In the News, March 2023

Written by Olivia Nater, Communications Manager | Published: March 13, 2023

China’s Population Begins Slow Decline

According to data released in January by China’s National Bureau of Statistics, the country’s population declined by roughly 850,000 people between 2021 and 2022, the first shrinkage since the 1960s. This means India may now be the world’s most populous nation.

This news wasn’t unexpected—China’s fertility rate (the average number of children per woman) dropped below two back in 1991 and now stands at only 1.2. While the infamous one-child policy contributed to the decline, China’s fertility rate actually began dropping dramatically well before the one-child policy was enacted, as a result of a non-coercive “Later, Longer, Fewer” campaign encouraging a later start to childbearing, greater spacing of births, and smaller family size.

Despite increasing the limit on family size to two and then three children in recent years, alongside strong propaganda from the Communist Party promoting childbearing, as well as incentives such as tax deductions, longer maternity leave, and housing subsidies, the birth rate has remained low. This trend is reflected in other industrialized countries with aging, shrinking populations and is likely here to stay with the welcome adoption of a new small family norm as women take up higher education and careers.

Unfortunately, politicians, mainstream economists, and media outlets are widely painting this positive development for women and the planet as a crisis, disregarding the fact that infinite growth is not compatible with a finite planet.

Nations Agree on Biodiversity Deal

In December, leaders from more than 190 countries came together for the 15th conference of the parties (COP15) to the United Nations Convention on Biological Diversity (UN CBD), held in Montréal and presided over by China.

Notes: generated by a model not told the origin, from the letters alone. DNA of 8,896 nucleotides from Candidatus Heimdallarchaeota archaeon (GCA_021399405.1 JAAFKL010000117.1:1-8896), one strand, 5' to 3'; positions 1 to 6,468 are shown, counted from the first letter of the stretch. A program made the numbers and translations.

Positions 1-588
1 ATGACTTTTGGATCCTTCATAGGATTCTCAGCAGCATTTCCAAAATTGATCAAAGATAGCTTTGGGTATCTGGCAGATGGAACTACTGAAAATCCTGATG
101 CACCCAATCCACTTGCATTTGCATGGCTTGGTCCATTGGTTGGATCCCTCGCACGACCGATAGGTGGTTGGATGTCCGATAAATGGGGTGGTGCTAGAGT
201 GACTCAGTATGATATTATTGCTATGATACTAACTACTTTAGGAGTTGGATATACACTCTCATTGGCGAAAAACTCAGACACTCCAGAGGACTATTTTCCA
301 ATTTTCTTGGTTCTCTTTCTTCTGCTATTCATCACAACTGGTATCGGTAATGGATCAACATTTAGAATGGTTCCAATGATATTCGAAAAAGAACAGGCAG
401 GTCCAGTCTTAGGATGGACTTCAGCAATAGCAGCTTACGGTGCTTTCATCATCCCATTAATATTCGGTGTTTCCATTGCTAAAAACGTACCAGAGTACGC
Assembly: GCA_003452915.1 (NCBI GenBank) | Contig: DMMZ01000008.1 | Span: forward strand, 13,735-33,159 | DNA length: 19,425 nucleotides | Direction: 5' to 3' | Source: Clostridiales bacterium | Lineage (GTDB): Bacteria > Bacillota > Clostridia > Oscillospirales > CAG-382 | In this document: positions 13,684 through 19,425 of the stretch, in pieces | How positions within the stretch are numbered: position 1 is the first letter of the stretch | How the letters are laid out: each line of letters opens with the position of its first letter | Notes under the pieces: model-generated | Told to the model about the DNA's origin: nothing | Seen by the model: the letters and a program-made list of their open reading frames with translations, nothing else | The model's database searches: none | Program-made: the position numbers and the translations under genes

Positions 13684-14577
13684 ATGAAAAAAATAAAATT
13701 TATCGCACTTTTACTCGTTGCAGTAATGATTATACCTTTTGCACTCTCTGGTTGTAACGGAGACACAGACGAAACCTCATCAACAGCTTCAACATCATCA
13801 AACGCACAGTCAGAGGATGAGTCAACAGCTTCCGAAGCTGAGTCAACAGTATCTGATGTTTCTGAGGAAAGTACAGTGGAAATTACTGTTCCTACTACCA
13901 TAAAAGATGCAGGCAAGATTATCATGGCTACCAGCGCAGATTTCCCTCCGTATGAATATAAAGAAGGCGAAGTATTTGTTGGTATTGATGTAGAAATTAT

The outcome was the new Kunming-Montréal Global Biodiversity Framework, which will replace the failed Aichi Biodiversity Targets that expired in 2020. The new deal aims to protect 30 percent of all land and marine areas by 2030 but is lacking in many areas, including on tackling root drivers of nature loss such as rapid population growth.

As a non-member of the UN CBD (due to Republican opposition to international environmental treaties), the United States was only able to participate in the conference from the sidelines. Upon taking office, however, President Biden signed an executive order that would similarly place 30 percent of U.S. land and waters under protection by 2030.

Past Eight Years Were Warmest on Record

The World Meteorological Organization (WMO) confirmed in January that the past eight years were the warmest on record globally, “fueled by ever-rising greenhouse gas concentrations and accumulated heat.” In 2022, the average global temperature was about 1.15°C above pre-industrial levels, meaning we are moving ever closer to breaching the 1.5°C Paris Agreement limit. The WMO stated that global warming trends are expected to continue because of record levels of heat-trapping greenhouse gases in the atmosphere, which will bring more extreme heatwaves, drought, and devastating flooding.

Afghan Women Banned From Universities